interest or competency of the next generation. “Family members can be outstanding leaders, but it doesn’t mean that all family members by virtue of being members of the family are necessarily good leaders,” Fowler said. Good talent also makes a family business more attractive to outside investors, either through an IPO or venture capital, and increases the value if the goal is to sell. “Most businesses are transferred not to an outside third-party buyer; they’re instead sold to management, which is often family,” said John Emory, president of Milwaukee-based Emory & Co. LLC.

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The investment banking firm is hired by middle-market companies to broker the sale of those businesses through private auction. With many of its clients being family-owned businesses, Emory has found that family business owners generally approach the sale process with a particular set of considerations that differ from those of entity-owned sellers. For example, family business owners are often willing to forgo a higher purchase price in exchange for a buyer that would better fit the company’s culture. They’re interested in a “good steward” of the business, someone who will take care of employees and keep the physical facility in its current location, rather than shutting down or relocating operations, said Emory. In some cases, owners are looking for a buyer who is willing to invest in the company’s future growth. “A lot of times the family business owner realizes that there’s a big capital-expenditures need to either protect what they’ve built or grow to the next level, but they are nearing retirement age and they don’t want to put a lot of their own capital at risk,” he said. The need for major capital investment is a com-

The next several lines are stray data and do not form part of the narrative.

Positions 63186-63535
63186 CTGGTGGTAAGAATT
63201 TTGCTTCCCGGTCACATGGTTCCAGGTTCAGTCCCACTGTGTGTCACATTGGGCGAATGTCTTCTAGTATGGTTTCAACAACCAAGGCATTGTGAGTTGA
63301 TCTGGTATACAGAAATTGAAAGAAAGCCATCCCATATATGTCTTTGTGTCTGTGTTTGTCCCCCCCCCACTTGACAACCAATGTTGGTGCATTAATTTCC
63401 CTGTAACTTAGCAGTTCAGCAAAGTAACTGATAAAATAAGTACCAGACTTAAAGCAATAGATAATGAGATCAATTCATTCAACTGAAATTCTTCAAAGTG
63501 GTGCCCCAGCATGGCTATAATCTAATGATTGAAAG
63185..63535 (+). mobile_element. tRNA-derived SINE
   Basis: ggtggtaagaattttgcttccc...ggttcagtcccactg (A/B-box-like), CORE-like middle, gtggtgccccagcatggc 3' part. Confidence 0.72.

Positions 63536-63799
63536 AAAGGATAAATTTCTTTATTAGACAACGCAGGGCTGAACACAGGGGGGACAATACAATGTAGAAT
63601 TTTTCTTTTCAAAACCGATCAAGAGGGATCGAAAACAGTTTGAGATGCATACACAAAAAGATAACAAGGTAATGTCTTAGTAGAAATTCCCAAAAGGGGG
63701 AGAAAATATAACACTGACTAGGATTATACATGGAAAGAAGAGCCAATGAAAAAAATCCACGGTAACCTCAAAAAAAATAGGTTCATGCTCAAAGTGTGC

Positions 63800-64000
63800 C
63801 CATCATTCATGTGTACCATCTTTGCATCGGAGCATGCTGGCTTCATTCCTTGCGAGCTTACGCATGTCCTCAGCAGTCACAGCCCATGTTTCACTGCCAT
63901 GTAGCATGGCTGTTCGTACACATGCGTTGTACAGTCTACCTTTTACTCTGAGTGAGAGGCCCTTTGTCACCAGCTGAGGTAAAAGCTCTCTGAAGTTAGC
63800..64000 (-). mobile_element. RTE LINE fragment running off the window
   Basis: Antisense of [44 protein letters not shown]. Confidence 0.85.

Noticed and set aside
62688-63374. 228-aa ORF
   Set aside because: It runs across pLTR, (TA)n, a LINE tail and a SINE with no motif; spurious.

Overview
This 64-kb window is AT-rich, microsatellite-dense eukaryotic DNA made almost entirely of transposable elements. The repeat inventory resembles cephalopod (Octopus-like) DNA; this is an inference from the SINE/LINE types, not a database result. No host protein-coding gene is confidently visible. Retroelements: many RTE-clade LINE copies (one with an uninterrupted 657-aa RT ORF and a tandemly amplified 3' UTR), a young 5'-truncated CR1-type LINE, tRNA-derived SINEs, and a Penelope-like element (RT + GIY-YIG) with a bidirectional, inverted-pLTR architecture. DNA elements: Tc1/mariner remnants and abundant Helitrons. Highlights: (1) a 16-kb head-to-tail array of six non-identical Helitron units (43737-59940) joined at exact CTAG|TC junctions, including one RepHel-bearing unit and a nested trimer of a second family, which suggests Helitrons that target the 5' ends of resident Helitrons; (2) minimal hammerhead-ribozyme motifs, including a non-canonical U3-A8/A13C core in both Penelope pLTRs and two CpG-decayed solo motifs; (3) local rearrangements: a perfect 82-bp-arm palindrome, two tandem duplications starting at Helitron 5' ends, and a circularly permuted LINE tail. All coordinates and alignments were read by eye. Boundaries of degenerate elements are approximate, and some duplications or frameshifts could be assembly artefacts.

mon reason family business owners end up pursing a sale of the business. Another major catalyst for family business sales lately is the fear owners have of increased taxes, said Emory. And sometimes, selling the business is the best way to avoid managing potential conflicts between next-generation rivals. Whatever the case may be, most buyers see value in having a management team in place and usually for those leaders – family members or not – to continue in their roles.

Legacy of impact “In the heart and soul of most businesspeople, there is a desire to leave a legacy after a person is gone,” said Borst. Building a strong business and selling that business to transition or spread your wealth is one way. The other, more sustainable way, he said, is to pass down the business entity and name through the generations. As the first female family member to be involved in family-owned Badger Liquor and the first woman to hold a management position with the company, Lacey Sadoff has carried on the torch while also paving the way for other women to build careers in a male-dominated industry. Badger Liquor was founded by Sadoff’s

It’s not just business. It’s...

Hear more from Carl Rick of Kwik Trip, Lacey Sadoff of Badger Liquor, Andrew Steinhafel of Steinhafels, Ollie Ellsworth of GDI Adhesives, and Martin Gallun of Metalcraft of Mayville during the BizTimes Family & Closely Held Business Summit on June 29. The summit will run from 2 p.m. to 6:30 p.m. at the Brookfield Conference Center and also features breakout sessions on mastering growth goals, living through the sale of your business and navigating proposed tax changes. The event is sponsored by Davis|Kuelthau, The Riverwood Wealth Management Group at Morgan Stanley, National Exchange Bank & Trust, SVA Certified Public Accountants, supporting sponsor Vistage and event partners Family Business Leadership Partners and the University of Wisconsin School of Business Family Business Center. Visit for more information and to register.